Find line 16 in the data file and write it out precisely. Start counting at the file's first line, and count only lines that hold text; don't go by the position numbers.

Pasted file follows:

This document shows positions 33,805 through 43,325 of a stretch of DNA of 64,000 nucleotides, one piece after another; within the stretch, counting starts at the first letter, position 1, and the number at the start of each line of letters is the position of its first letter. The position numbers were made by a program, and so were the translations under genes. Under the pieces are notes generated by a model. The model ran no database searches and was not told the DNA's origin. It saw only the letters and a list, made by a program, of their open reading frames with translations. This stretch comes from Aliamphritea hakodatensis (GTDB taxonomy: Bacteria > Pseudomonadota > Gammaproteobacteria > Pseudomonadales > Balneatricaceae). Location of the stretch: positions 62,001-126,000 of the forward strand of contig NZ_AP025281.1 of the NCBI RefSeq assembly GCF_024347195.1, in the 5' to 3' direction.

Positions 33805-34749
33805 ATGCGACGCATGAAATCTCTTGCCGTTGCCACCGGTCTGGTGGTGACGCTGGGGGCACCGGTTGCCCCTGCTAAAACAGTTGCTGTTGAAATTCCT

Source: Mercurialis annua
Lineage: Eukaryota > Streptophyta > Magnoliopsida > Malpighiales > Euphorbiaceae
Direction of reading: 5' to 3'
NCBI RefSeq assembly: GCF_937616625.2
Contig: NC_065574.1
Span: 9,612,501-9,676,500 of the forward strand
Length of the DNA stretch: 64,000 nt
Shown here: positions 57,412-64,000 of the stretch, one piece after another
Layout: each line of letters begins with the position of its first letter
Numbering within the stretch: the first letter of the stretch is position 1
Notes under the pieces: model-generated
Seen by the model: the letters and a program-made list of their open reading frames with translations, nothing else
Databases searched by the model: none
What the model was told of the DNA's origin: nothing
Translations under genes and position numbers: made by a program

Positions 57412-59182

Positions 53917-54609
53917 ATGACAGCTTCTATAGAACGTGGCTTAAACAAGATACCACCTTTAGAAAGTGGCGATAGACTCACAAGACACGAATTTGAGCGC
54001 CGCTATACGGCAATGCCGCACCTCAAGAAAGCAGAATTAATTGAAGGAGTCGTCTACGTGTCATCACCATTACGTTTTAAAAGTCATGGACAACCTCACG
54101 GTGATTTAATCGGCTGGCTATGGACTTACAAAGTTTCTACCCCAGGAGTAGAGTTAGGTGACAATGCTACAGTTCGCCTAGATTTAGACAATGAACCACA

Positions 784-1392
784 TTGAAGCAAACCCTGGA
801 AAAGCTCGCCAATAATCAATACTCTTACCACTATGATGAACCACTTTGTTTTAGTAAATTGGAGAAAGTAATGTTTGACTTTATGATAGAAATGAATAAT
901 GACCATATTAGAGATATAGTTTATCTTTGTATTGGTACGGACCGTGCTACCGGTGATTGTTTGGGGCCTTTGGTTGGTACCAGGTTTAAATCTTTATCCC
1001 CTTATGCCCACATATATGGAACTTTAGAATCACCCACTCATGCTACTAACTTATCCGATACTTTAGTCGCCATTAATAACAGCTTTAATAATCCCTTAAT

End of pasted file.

Databases searched by the model: none